Visual Resources Collection History
The slide collection at Reed College, Portland, Oregon, was established in 1964 by Charles Rhyne of the Art History Department when the program in art history became a regular part of the Reed curriculum. Prior to 1964, a few faculty maintained what was considered the "slide collection" at Reed College. These slides were housed in the Library as one of the groups of miscellaneous materials.
From 1964 through 1987, the slide collection was housed in a small room in Eliot Hall and managed entirely by the resident art historians, Charles Rhyne and, beginning in 1971, Peter Parshall, with student help. Faculty in the Art History Department used the collection almost exclusively. The one exception was that faculty members teaching in the Reed Humanities sequence, borrowed slides for the day they gave a lecture or taught a conference on art in their Humanities courses. In the past few years, however, as art has been recognized as an integral part of course work in other disciplines, the slide collection has been used increasingly by faculty members in classics, literature, history, etc.
In 1989, a gift of 4.7 million dollars from two trustee families, for the development of the Art History program, made possible the construction and furnishing of the Visual Resources Collection, part of the new Library addition, and the hiring of the College’s first professional Slide Curator, at half-time. Professor Rhyne designed the room down to the exact dimensions of the slide-viewing table. The plans were reviewed and suggestions made by Christine Sundt (Slide Librarian, University of Oregon, Eugene) and, for the small darkroom, by John Weber (Reed graduate and Curator of Contemporary Art, Portland Art Museum).
Housed in the basement floor of the Hauser Library, adjacent to the Art History Conference Room and the Print and Drawing Study Room, the visual resources library occupies a 700 square foot room with a separate year round climate control system to maintain proper temperature and humidity.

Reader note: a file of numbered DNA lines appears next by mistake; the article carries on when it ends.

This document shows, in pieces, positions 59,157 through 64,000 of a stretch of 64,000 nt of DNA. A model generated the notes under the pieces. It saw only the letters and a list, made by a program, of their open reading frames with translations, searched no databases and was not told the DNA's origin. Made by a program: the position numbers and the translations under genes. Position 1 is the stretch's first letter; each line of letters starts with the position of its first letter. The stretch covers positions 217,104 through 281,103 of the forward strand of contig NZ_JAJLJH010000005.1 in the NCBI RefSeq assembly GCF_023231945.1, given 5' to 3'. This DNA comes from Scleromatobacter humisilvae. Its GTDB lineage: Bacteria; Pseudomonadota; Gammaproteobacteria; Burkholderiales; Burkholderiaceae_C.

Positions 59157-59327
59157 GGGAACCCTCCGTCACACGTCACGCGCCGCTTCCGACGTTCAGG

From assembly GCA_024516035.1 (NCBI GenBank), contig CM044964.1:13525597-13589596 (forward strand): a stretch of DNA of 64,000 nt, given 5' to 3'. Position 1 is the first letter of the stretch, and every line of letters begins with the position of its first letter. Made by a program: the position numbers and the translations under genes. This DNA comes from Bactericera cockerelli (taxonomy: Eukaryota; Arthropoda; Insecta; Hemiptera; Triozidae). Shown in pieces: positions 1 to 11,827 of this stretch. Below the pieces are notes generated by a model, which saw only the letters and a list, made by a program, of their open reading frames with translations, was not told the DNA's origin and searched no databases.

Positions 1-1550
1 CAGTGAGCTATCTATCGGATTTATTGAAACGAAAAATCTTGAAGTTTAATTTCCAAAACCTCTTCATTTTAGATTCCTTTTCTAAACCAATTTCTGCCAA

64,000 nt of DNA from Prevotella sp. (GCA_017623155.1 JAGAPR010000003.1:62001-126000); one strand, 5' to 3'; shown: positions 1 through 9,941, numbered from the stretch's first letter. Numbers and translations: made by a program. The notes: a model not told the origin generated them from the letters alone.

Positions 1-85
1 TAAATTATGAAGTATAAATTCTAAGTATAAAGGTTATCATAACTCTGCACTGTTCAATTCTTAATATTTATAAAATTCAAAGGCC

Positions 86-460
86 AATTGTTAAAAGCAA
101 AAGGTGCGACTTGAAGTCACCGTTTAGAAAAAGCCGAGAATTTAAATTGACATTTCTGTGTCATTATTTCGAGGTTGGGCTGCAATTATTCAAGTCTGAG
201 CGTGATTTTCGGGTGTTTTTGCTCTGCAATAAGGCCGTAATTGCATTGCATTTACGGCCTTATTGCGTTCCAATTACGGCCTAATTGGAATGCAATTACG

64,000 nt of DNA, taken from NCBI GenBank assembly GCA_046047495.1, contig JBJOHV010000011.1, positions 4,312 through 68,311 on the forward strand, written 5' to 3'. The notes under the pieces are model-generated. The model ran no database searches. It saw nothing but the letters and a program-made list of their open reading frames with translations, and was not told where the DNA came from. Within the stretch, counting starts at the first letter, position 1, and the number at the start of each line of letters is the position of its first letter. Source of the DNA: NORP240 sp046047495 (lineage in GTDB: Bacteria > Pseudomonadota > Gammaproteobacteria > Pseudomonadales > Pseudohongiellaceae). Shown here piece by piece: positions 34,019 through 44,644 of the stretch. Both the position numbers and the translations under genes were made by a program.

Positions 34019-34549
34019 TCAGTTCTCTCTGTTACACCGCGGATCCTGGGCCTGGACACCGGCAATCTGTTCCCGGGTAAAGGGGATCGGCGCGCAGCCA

The Visual Resources Collection has grown considerably since its modest inception. Today, a full-time librarian, a digital resources specialist, and five students staff the Visual Resources Collection. Major projects are undertaken during summers, when students are hired with additional hours per week. The Department of Art considers employment in the Visual Resources Collection a valuable experience for students, especially for art and art history majors. The size of the Collection now stands at 77,000 digital images and 100,000 slides. The emphasis of the holdings is on Western art, particularly Renaissance and modern painting, and architecture. In addition, sculpture, graphic arts, manuscript illumination and photography are well represented. The collection's holdings of non-western art continue to grow with emphasis in Chinese art and architecture.
Slides are classified first according to medium, time period and country, then alphabetically under the name of the artist or architect (anonymous, pre-Renaissance, and some other architecture is by location). Classification with each artist varies, usually by chronology or subject matter.
The Visual Resources Collection obtained a Macintosh (Model IIsi) in January 1991 to use for word processing and data base design (Claris FileMaker Pro) and a laser printer (LaserWriter II) for slide labels, correspondence, etc. In 2001, an iMac, Macintosh G3 and Macintosh G4 were added to the collection, and the latest version of FileMaker continues to serve the Collection well. To date, the Collection has 62,000 records in the database and 1,100 digital images. All exhibitions in the Douglas F. Cooley Memorial Art Gallery are now fully recorded in original slides, one set of which becomes part of the Visual Resources Collection.
The Department of Art values the Visual Resources Collection not only for the support of daily classes but increasingly as an archive of top quality color images for faculty research, student reports and papers. For this reason a special attempt is made to acquire the very finest original color slides, including significant details, and digital images. The aim of the Department is to have the Collection run as a model of a small, liberal arts college collection, following the most respected professional practices and keeping abreast of recent advances in image technology.